Council cuts budgets, keeps expense fund
By Kenneth Fine
Published in News on May 27, 2010 1:46 PM
Mayor Pro Tem Chuck Allen, right, talks to Mayor Al King during a budget work session held at City Hall Wednesday. The council decided not to increase taxes but must now come up with $1 million to make up for the loss of revenue a hike would have provided.
Members of the Goldsboro City Council seemed to agree Wednesday that a 5-cent tax increase was not in the best interest of local families.
But when it came to just what it would take to come up with the roughly $1 million needed as a counter-measure should they vote down the recommended hike, there was some dissension.
Mayor Pro Tem Chuck Allen suggested that the $22,800 set to be allocated for "board member expenses" this year -- that figure does not include the $5,000 set aside for pre-meeting barbecue and pizza for the council or the $9,000 stipend each, other than Mayor Al King, who makes $11,400, earns for his service on the board -- be removed from the budget.
"You're asking everybody else to cut something, so you should cut something, too," Allen said. "I want to take it out. I think if you're asking everybody else to give, we should give."
"I agree," Michael Headen replied.
But former Planning Director-turned-council member Donnie Chatman said he was not willing to take "a 25 percent cut."
Bob Waller agreed.
"I think it ought to be an individual thing," he said. "Some people might want to do it, some may not."
And then there was the Rev. Charles Williams who, in a stern tone, said to "leave it as is."
"Nobody here is asking for a raise," he said.
Former police chief Jackie Warrick also voted against the cut, leaving City Manager Joe Huffman with the task of either recommending that funding the $3,000 per council member and $4,800 for the mayor, come from the general fund or coming up with another cut to replace it.
The 2010-11 budget will likely be voted on at one of the council's June meetings.
And the public's voice has certainly been heard during the process thus far -- several council members said they would not support a tax increase after receiving a string of calls from concerned constituents.
But to make the plan work now that Huffman's recommended hike seems to be off the table, "tough decisions" had to be made, the mayor said.
Among them was using money set aside for the Civic Center to make the $480,465 debt payment for the Paramount Theatre.
"I believe people would rather us take that money that is sitting there and put it into the Paramount and pay for the Paramount then they would us raise their taxes," Allen said. "I think that's a wise use of the money."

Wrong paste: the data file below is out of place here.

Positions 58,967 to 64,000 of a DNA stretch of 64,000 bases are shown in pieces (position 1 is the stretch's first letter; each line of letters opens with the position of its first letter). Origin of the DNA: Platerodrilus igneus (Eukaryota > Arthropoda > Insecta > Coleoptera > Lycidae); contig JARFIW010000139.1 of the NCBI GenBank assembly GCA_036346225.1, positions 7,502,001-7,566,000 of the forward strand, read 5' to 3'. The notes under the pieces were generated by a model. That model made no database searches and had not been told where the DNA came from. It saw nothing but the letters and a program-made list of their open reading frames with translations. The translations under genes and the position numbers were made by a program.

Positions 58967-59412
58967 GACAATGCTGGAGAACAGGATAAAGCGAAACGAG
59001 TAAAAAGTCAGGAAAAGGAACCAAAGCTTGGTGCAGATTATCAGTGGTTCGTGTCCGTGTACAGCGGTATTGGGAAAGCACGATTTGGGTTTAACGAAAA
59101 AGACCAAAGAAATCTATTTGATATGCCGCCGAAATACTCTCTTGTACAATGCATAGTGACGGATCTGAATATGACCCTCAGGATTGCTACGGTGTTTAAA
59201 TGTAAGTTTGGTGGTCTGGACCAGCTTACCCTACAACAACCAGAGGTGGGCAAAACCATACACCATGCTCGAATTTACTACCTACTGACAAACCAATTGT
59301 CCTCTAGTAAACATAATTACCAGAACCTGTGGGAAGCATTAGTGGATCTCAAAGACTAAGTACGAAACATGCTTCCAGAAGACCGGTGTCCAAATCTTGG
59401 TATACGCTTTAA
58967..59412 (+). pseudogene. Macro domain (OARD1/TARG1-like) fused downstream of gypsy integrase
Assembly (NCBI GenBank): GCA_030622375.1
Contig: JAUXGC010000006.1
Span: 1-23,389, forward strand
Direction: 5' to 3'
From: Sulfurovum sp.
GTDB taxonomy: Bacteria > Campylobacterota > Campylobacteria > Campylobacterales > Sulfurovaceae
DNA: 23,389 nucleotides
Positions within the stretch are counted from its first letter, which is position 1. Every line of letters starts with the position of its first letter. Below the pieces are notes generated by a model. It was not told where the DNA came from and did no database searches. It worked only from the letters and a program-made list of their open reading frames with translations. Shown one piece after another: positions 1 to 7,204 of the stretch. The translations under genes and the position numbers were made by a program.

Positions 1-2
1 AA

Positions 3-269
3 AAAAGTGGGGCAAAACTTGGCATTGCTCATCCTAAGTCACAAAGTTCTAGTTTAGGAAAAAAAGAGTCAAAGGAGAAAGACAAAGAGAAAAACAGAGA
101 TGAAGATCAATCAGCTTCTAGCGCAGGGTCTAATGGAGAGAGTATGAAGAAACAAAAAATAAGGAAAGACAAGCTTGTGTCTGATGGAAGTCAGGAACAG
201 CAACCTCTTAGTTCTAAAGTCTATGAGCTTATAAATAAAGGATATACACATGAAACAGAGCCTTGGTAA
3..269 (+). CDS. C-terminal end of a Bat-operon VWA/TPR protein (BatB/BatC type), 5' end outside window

And a number of departments -- Building and Traffic, Planning, Sanitation and more -- were told to find a way to cut an additional $10,000 from their plans.
Police Chief Tim Bell and fire Chief Gary Whaley were asked to cut $25,000 in 2010-11, a request that drew concern from Whaley.
"I know everybody has got to cut, and I'm OK with doing that," he said. "But if I were to cut $25,000 ... I don't know where we're going to find it. ... We can do it, but I'm going to be right back in here if something major happens saying, 'I've got to have that money.'"
And the Downtown Goldsboro Development Corp. was told that it would not receive funding for the Homebuyer's Assistance Program or the South Center Street Project -- measures that would save $30,000.
The latest version of the budget also still includes increases for water and sewer service -- 15 percent and 5 percent respectively -- and a new recommendation to increase the fee for trash pickup by $2 a month.
And the employee Christmas party and merit pay system were eliminated; salaries and vacant-positions frozen.
"This is not an easy topic we're talking about it. We've already done some real, real hard cutting," King said. "We're getting to a point now where it's really going to hurt. Anything that we cut today is going to hurt somebody. ... Whatever we do, there is going to be someone out there who is not going to like it."
Several local non-profits, however, got some good news, as the board voted to fund the Chamber of Commerce, Arts Council, WATCH and county Museum at the same level the city did last year.
Bob Waller seemed happy about the decision -- particularly as it relates to WATCH.
"If we're going to fund any non-profit, that should be the only one," he said. "I wish we could fund every one of them ... but there is one of these that is life and death to a lot of individuals. And that is WATCH."
The budget process began earlier than usual this year, as discussions about potential construction of a recreation center downtown prompted the city management team to look into the feasibility of doing so.
And as a vote on the future of the project approached -- the board swayed 4-3 in favor of not moving forward with plans that had seen more than $1 million already invested -- Huffman informed council members that he believed a tax increase would be necessary "with or without a recreation center."
To date, he has called the plan a "bare bones budget" several times and has had to recommend cuts in almost every area.
Of the $2.4 million requested for capital outlay projects -- from 10 new police cars to laptops for code enforcement officer -- only $357,000 would be funded, should the council adopt the budget as is.
And now that the council has opted to add to his projected allocations for those non-profits -- and voted against taking a cut, themselves -- Huffman still has work left to do.